An Etymological Dictionary of Astronomy and Astrophysics

فرهنگ ریشه شناختی اخترشناسی-اخترفیزیک

M. Heydari-Malayeri    -    Paris Observatory



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Number of Results: 1234

Fr.: chondrite   

The most common type of → meteorites containing → chondrules. These → stony meteorites make up about 86% of all meteorites. An important feature of the chondrites is that, with the exception of a few highly → volatile elements, they have the same composition as the Sun.

Chondrite, from chondr-, from chondros "grain", + suffix → -ite.


Fr.: chondrule   

Millimeter-sized grains of → silicate sometimes found in large numbers in → chondrite meteorites. They are essentially glassy beads made by a violent but brief heating event that caused dust grains to form melt droplets. However, the cause of the heating remains unknown.

From Gk. chondr-, from chondros "grain," + diminutive suffix → -ule.


Fr.: crave à bec rouge   

A member of the → crow family with a red beak and legs.

M.E. choghe; akin to O.E. ceo, Du. kauw, Dan. kaa.

Kalajik, from Daštak Baxtiyâri dialect, related to kal, kalâq, → crow.

Christoffel symbol
  نماد ِ کریستوفل   
namâd-e Christoffel (#)

Fr.: symbole de Christoffel   

A abbreviated notation for various functions associated with quadratic differential forms. Each Christoffel symbol is essentially a triplet of three indices, i, j and k, where each index can assume values from 1 to 2 for the case of two variables, or from 1 to n in the case of a quadratic form in n variables. Christoffel symbols appear in many calculations in geometry where non-Cartesian coordinates are used. These symbols are fundamental in the study of tensor analysis.

Named after Elwin Bruno Christoffel (1829-1900), a German mathematician; → symbol.

  رنگی، فامی   
rangi, fâmi

Fr.: chromatique   

Of or relating to color or color phenomena or sensations.

From L. chromaticus, from Gk. khromatikos "relating to color," from khroma, khromat- "color" + → -ic.

From rang, fâm, → chromo-, + -i adj. suffix.

chromatic aberration
  بیراهش ِ رنگی   
birâheš-e rangi

Fr.: aberration chromatique   

A defect in a lens that causes it to concentrate the various colors in a beam of light at various point, thus producing color fringes.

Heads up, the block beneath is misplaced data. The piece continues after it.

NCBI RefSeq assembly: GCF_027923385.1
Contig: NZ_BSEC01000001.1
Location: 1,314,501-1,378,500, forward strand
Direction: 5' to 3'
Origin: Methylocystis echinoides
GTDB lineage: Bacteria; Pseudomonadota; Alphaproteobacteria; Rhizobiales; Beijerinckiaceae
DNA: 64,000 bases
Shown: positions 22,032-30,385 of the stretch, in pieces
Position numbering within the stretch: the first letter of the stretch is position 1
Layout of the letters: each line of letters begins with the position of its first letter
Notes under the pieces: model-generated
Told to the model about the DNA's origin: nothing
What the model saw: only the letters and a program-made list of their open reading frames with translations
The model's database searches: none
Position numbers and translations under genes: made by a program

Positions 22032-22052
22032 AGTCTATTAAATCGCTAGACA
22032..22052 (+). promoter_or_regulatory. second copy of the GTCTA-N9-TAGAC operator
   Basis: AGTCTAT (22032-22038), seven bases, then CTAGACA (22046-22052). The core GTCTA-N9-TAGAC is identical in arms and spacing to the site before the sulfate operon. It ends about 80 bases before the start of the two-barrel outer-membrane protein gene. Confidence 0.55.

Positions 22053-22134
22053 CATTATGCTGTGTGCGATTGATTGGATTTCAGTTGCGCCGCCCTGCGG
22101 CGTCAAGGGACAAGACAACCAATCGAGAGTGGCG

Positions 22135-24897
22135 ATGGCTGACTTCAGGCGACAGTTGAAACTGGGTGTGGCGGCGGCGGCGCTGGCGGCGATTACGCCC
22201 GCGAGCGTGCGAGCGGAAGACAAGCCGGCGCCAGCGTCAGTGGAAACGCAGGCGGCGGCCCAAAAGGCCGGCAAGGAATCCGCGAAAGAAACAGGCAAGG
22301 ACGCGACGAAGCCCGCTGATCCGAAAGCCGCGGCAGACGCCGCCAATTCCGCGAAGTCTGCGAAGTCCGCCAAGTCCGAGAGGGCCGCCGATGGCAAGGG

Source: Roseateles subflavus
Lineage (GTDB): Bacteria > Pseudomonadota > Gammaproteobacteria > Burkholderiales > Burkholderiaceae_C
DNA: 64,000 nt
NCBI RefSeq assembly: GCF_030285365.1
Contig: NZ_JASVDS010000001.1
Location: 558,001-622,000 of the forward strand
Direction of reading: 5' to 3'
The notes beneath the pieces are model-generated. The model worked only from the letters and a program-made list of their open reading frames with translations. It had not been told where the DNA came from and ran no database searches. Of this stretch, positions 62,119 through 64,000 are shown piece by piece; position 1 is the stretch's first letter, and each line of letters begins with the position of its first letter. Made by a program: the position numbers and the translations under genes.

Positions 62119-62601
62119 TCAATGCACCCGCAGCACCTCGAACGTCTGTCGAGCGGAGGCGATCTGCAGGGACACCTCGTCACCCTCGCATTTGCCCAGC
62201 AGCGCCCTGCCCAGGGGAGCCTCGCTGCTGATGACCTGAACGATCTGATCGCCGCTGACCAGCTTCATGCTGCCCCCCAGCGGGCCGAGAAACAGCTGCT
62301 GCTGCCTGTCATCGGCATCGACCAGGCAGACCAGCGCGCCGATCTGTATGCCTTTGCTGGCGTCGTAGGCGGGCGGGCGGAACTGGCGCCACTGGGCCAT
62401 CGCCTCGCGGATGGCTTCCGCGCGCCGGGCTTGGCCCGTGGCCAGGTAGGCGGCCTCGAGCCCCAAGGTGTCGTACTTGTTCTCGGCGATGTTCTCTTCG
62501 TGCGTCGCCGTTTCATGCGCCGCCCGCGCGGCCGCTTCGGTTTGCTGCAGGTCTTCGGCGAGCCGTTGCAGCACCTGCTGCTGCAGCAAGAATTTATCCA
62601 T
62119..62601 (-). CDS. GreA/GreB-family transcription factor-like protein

chromatic; → aberration.

krom (#)

Fr.: chrome   

A silver-gray, lustrous, brittle, hard metallic → chemical element that is resistant to tarnish and corrosion; symbol Cr. → Atomic number 24; → atomic weight 51.996; → melting point about 1,857°C; → boiling point about 2,672°C; → specific gravity about 7.2 at 20°C. Chromium is used in the hardening of steel alloys and the production of stainless steels. It is extracted by reducing the oxide with → aluminium. Its → radioactive isotope 51Cr has a half-life of 27.8 days. It was discovered in 1797 by the French chemist and pharmacist Nicolas-Louis Vauquelin (1763-1829).

From the Gk. chroma "color," from the many colored compounds of this element, + -ium a suffix used in the name of several chemical elements.

  رنگ-، فام-   
rang-, fâm-

Fr.: chromo-   

A prefix indicating "color, colored." Before a vowel: chrom-.

Combining form from Gk. chroma, khroma "color."

Rang, → color; fâm "color," probably related to bâm "light; morning light; splendor" (bâmdâd "morning,; splendor, light"); Mid.Pers. bâm "brillance, glory, splendor," bâmig "brilliant, glorious;" Av. bā- "to shine, appear, seem," (with ā-) auuā- "to have the appearance of, be like," (with fra-) frauuā- "to shine," (with ni-) -niuuā- "to radiate downward," (with ui-) viuuā- "to shine forth;" cf. Gk. phaos, phos "light," phainein "to show, to bring to light;" Skt. bhā- "to shine," bhati "shines, glitters," O.Ir. ban "white, light, ray of light."

  رنگ توانیک   

Fr.: chromodynamique   

A → quantum field theory of the → interaction of → quarks possessing a distinctive property called → color, in which the quarks exchange → gluons in a manner that is analogous to the interaction of → charged particles in → electrodynamics.

chromo-; → dynamics.

  فام‌سپهر، رنگین‌سپهر   
fâmsepehr (#), ranginsepehr (#)

Fr.: chromosphère   

A region of the stellar atmosphere situated above its → photosphere. The Sun's chromosphere extends from the about 500 km above the photosphere basis, up to 9,000 km, where it meets the → corona. For a plane-parallel model, the chromosphere is more or less continuous throughout the first 1,500 km, but breaks into indented spicules beyond that height. The chromosphere temperature grows from 4,400 K at 500 km to almost 6,000 K at 1,000-2,000 km. A rapid growth of coronal temperatures is registered at heights of about 2,500 km (the transition region), the exact height depending on the local magnetic field intensity. Actually, the chromosphere is made of rising and, often, falling jets called → spicules, which go up to 15,000 km. In the uppermost part of the chromosphere the density is the millionth part of its density at the base. Immediately before or after a solar → total eclipse, the chromosphere becomes visible either as a crescent or as a red → diamond ring, due to → H-alpha emission, from which it also gets its name. Moreover, the chromosphere can be seen in → H and K lines of calcium during eclipses, and in ultraviolet emission lines from space. The presence of the chromosphere around cold → dwarf stars is deduced from similar emissions (M.S.: SDE).